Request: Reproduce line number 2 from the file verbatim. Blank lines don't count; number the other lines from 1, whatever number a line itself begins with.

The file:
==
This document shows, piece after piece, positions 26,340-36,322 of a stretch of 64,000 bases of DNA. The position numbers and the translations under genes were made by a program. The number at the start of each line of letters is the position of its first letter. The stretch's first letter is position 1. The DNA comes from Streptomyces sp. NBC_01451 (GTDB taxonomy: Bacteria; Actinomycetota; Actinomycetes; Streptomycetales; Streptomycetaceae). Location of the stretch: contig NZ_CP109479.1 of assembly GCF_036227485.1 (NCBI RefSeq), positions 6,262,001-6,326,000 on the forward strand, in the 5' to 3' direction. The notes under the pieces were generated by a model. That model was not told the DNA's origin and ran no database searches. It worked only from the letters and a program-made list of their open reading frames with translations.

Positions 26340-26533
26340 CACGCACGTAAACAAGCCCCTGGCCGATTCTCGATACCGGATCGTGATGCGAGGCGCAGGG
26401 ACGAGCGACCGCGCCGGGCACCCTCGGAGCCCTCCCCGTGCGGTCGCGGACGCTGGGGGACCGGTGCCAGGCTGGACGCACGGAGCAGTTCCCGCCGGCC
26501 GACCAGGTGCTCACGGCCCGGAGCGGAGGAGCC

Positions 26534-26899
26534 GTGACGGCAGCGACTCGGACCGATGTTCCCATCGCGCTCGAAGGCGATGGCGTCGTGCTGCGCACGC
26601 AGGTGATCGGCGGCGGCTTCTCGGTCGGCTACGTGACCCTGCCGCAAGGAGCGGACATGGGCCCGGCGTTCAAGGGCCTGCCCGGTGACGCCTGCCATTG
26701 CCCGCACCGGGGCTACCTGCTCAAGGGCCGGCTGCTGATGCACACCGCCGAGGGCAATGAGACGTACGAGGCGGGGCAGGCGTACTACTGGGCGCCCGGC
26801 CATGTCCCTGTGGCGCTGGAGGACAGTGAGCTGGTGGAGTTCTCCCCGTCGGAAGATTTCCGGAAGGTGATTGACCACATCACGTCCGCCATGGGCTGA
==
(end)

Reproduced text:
Positions 26340-26533